DUBAI, May 28 (Reuters) - Dubai contractor Drake & Scull International (DSI) expects to have nearly 1 billion dirhams ($272 million) of cash flow available over the next four years to partly repay its debt, banking sources told Reuters.
The loss-making builder sent non-disclosure agreements to its lenders in April, ahead of planned meetings to discuss the rescheduling of payments on existing debt and to seek support for its 2017-2021 business plan.
DSI been battling a depressed Gulf construction market, as governments rein in spending on infrastructure schemes after oil prices declined.
DSI estimates it will have 956 million dirhams of cash flow available for debt service (CFADS) over the next four years, which will be used to partly repay 2.6 billion dirhams of funded debt and 699 million dirhams of interest costs, according to the sources who saw the business plan and spoke on conditions of anonymity as the matter is not public.
Funded debt can usually be bonds, long-term notes payables or debentures that will mature in more than one year.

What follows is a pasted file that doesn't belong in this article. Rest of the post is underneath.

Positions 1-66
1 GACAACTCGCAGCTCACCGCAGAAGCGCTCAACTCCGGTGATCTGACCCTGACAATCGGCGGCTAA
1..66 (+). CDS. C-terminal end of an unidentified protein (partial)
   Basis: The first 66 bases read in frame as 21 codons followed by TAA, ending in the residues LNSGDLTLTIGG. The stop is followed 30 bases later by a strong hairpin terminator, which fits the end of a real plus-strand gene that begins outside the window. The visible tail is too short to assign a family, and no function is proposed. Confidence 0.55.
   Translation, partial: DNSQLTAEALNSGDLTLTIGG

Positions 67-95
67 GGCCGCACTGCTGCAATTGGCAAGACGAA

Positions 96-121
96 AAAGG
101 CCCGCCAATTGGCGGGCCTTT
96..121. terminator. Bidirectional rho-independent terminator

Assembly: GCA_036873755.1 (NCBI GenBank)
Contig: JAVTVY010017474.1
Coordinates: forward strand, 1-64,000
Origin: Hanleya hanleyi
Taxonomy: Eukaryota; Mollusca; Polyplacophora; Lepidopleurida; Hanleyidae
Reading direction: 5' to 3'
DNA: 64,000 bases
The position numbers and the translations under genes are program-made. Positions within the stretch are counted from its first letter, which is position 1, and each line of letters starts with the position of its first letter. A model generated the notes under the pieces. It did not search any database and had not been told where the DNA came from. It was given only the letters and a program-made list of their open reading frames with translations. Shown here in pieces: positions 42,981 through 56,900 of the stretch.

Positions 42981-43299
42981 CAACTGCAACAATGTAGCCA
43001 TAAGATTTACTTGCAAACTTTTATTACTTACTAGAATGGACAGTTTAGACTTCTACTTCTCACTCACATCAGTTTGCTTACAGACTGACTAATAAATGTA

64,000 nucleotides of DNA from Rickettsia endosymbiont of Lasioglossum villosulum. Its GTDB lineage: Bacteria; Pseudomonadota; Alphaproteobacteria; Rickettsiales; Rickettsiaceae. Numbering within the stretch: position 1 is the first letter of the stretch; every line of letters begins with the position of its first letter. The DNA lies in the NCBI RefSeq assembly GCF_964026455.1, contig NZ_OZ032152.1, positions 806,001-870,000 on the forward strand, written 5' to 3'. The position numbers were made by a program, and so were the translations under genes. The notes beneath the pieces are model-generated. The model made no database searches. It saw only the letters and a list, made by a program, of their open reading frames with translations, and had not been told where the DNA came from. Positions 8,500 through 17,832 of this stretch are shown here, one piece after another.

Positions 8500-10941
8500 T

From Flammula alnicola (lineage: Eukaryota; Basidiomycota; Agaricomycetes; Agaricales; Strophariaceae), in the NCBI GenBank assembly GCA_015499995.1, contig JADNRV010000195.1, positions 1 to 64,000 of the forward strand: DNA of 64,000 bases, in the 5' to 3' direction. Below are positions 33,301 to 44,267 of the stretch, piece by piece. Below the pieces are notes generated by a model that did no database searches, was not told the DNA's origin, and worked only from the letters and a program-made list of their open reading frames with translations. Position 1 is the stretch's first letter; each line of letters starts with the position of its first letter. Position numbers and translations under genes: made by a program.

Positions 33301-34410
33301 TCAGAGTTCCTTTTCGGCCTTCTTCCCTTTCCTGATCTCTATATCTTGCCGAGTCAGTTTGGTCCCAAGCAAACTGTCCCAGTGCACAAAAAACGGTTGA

DSI did not respond to Reuters queries for comment.
One of the creditors, who is familiar with DSI’s plan, told Reuters that the company should have shed more light on how it will reduce its debt.
“There was very little comfort for lenders,” said the creditor. “It would have been nice to have some information on its debt repayment plan and its debt reduction plan.
“With a five year-plan it’s very difficult to be accurate as a lot of it is dependent on economic conditions.”
DSI also forecasts earnings before interest, taxes, depreciation and amortization this year of 64 million dirhams, from a negative figure of 566 million dirhams last year, the sources said.
The company expects revenues of 17.48 billion dirhams over the next four years, mostly from current backlog, expected project wins in 2017 and improved market conditions driven by Dubai’s Expo 2020 and the 2022 FIFA World Cup in Qatar, the sources said. A second creditor said the revenue forecast was quite bullish compared to general market expectations.
In February DSI announced a turnaround and capital restructuring plan which included a number of cost-cutting measures, capital raising initiatives and divesting non-performing or distressed subsidiaries.
Drake & Scull also said that as part of its turnaround and capital restructuring plan, it was considering proposing a rights issue of 500 million dirhams in equity to a strategic investor, and that it had secured a binding offer from United Arab Emirates-based Tabarak Investment.
Shareholders this month approved a 75 percent reduction of Drake & Scull’s paid-up share capital. A 50 percent reduction was one of the conditions for investment from Tabarak. ($1 = 3.6725 UAE dirham) (Reporting by Hadeel Al Sayegh; Editing by Susan Fenton)